A big spin, an op ed on free speech, Korean death fans, the unbelievable Donald, and what to say about Hiroshima

by Rob Tiller

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Work bled over into Saturday, so I didn’t get outside for a photo-walk (these photos are from last week), but I did do an early spin class at Flywheel.All of my previous Flywheel spins there were 45 minutes, but this one was a full hour. I had some concerns that that extra quarter-hour could cause problems (such as woofing, or death), but I survived. Final score: 398. Finishing position: number one. Endorphins: plenty.

This week the Raleigh News & Observer and the Charlotte Observer published the op ed piece I co-authored with Michael Gerhardt about HB2 and the First Amendment. The thesis was that legislators who threaten retaliation for those who speak out against the transgender bathroom bill are chilling free speech guaranteed by the Constitution, and that should not be tolerated.

After I’d noticed the issue and decided it was serious, I reached out to Michael, a UNC Law professor and constitutional law expert, to see if he concurred in my analysis, and he suggested we collaborate on the piece. It was fun working together, and I got a kid-like thrill when the piece went live and people started posting reactions.
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Speaking of little newspaper pieces, there was a fascinating one in the NY Times this week about South Koreans’ fear of electric fans. South Koreans, a notably hard-working, sophisticated, tech-savvy people believe that sleeping with an electric fan blowing in the room can result in death. Fans are sold with special sleep timers. There are government warnings and media reports of fan deaths. Apparently this fear doesn’t exist outside South Korea.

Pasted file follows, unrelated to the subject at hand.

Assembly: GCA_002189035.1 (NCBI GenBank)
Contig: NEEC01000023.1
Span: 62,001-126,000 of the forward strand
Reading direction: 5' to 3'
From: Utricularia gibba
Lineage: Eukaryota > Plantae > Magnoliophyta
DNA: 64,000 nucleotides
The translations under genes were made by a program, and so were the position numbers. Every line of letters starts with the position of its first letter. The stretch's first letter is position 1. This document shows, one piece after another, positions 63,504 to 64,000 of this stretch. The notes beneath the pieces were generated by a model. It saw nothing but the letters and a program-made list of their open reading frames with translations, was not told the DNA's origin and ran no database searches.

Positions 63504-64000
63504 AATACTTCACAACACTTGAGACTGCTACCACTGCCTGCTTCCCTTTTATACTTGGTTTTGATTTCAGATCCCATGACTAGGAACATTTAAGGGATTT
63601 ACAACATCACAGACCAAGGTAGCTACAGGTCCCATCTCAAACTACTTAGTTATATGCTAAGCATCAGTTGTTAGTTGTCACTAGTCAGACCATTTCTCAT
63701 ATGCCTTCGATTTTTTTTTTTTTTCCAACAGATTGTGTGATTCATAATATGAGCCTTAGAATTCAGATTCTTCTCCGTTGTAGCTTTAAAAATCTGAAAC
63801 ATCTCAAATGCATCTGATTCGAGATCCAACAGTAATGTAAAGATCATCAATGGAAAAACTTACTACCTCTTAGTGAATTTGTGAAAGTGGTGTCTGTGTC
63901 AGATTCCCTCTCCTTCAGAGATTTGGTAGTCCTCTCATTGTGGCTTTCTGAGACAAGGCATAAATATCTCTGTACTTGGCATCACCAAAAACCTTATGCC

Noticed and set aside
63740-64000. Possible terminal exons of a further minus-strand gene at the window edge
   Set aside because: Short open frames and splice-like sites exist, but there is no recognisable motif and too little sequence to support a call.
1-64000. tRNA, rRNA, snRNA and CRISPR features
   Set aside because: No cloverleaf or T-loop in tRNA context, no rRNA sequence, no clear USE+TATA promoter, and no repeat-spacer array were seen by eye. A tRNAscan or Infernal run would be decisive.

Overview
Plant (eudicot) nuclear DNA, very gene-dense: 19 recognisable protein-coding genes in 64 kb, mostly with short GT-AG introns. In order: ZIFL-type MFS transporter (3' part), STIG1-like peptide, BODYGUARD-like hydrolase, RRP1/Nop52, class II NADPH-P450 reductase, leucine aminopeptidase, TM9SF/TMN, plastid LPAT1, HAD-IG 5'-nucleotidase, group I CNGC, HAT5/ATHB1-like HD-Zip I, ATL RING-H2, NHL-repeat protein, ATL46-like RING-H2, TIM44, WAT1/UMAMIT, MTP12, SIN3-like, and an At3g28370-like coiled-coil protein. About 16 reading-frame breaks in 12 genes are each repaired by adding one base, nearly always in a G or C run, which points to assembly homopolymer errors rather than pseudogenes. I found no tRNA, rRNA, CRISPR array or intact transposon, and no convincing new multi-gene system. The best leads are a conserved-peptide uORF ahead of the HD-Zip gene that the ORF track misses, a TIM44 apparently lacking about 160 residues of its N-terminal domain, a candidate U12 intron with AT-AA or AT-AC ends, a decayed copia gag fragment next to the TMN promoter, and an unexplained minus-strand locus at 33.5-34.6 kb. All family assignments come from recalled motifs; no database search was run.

We might once have thought it almost impossible for a large population to adopt an idea so comically loony, but no more. For example, right here in the USA, there are those who deny the fundamental facts of climate change or the need to do anything about it, including Donald Trump. And there is the stranger-than-truth story of Donald Trump, as of this week the official presumptive nominee of the Republican Party for president.

How could any significant number of people believe this man would make a good leader — of anything? How could anyone watch him for five minutes and fail to notice that he’s ignorant, crass, and shallow? How could large groups of people ignore the florid delusions and the almost non-stop lying, big lies, lies so blatant and transparent that they they seem proudly designed to be understood to be lies? Or the bullying, mean-spirited nastiness?

I’m not saying he’s all bad, mind you. At time he’s funny, and every now and again he says something that is not crazy. But it would be madness to entrust this guy with responsibility for addressing climate change, preventing nuclear war, or for cleaning up after himself, which is to say, any significant or insignificant responsibility. I continue to think that he will lose in a landslide that sweeps out a lot of other worse-than-useless pols. But even in that case, we’ll still have the not-so-funny, puzzling, and fairly disturbing reality that millions of our fellow citizens do not think the Donald is a contemptible joke.